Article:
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Post-Acute Care is obliged to deliver care that provides better outcomes, in a shorter period of time, all while ensuring that patient safety is in the forefront.  We are responsible for increasing efficiencies without sacrificing safety.

There are a lot of tools available for use to help guide efficiencies.  We have previously discussed and reviewed how communication across the continuum of care is an important factor for patient safety.  As length of stay shortens, it becomes vitally important to ensure the accuracy of information which is passed on to the next care setting and provider.

Let’s examine the Nursing Care Center National Patient Safety Goals established by that The Joint Commission for 2020.

  • Identify Resident Correctly: The gold standard for patient identification is name and date of birth.  However, you may be in a facility that does not have residents wearing identification arm bands.  There is also the possibility that residents may be cognitively impaired and unable to accurately answer those simple questions.  If you approach a resident and ask, “Are you Mrs. Smith?”  A cognitively impaired individual may nod, smile, and be agreeable, when in fact you have just made a patient ID error. Each facility is challenged with ensuring that all care providers are able to easily identify all residents receiving medications and other treatments.  Each facility should use at least two ways to identify patients or residents.
  • Use Medications Safely: Recognize that residents who take anticoagulants are at greater risk for injury and ensure this is communicated to all care providers who would need to know. Accurate medication reconciliation could not be more important, we are charged with recording and passing along correct information about a patient’s or resident’s medications. Many patients may use more than one pharmacy which means they could easily duplicate medicines if not reconciled prior to discharge.  At time of discharge, ensure that the patient understands the importance of bringing their up-to-date list of medicines with them every time they visit the doctor.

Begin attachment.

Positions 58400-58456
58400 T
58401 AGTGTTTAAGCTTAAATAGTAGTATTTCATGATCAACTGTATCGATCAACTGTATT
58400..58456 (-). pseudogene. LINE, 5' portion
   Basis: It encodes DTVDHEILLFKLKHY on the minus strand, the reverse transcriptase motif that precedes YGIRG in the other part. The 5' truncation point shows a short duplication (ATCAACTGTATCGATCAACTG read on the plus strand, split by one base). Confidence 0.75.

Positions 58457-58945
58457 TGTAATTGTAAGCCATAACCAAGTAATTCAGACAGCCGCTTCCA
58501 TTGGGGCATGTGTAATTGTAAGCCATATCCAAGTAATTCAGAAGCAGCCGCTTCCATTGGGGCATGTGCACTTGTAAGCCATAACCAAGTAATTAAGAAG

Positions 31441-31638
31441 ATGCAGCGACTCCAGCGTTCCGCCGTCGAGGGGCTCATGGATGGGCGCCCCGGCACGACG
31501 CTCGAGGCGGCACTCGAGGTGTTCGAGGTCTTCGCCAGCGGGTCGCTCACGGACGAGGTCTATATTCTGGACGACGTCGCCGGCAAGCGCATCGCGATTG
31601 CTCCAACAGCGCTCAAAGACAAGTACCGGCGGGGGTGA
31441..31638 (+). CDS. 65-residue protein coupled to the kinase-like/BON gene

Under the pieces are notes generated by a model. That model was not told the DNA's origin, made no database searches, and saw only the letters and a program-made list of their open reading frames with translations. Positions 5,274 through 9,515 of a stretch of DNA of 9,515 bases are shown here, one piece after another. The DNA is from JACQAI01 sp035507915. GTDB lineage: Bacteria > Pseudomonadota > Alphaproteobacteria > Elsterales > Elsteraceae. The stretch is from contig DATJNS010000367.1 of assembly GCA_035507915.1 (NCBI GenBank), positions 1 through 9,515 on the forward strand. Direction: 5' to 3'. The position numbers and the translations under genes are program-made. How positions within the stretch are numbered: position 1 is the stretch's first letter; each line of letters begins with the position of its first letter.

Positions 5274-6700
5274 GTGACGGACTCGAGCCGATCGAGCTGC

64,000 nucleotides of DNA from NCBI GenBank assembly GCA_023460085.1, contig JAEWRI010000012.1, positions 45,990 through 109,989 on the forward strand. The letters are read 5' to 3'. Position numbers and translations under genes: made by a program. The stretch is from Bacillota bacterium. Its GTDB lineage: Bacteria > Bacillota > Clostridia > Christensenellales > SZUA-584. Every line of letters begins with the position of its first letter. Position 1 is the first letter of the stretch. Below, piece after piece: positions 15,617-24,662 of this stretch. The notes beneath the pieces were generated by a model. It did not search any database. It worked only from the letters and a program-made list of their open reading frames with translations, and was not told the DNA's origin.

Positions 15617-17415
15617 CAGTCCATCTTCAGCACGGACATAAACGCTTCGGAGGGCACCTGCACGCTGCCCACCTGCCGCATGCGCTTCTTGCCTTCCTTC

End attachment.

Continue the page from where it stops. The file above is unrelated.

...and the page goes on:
• Prevent Infection: Good hand hygiene prevents spread of infection. It would be easy to set up surveillance of staff to observe their compliance with hand hygiene practices, and good information to share with them.  Ensure that you are following proven guidelines to prevent infections from MDROs, indwelling Foley catheters, and blood infections from central lines.
  • Prevent Residents from Falling: Identify the residents that are at higher risk for falling and implement protocols that are proven to help decrease falls. Again, pay close attention to any resident who is at higher risk for injury from a fall, such as someone taking anticoagulants.  Pay close attention to patients and residents who are taking medications that may make them weak, dizzy, or sleepy.  Take actions to identify and prevent falls in these individuals.
  • Prevent Bed Sores: Identify those residents that are at higher risk for developing decubitus. Implement protocols or programs designed to decrease the incidence of bed sores.  Establish a routine recheck process to examine those residents at risk.

The easiest way to determine if you have made progress is to track and trend events.  Use the information to make system wide changes and address processes.  It’s known that any safety error could delay discharge or transition to next level of care.  Safety errors could require a hospital readmission.  It’s important to your patients and residents, their families, and your staff to address safety concerns and be able to show sustained improvement.


Resource: The Joint Commission Accreditation; Nursing Care Centers  www.jointcommission.org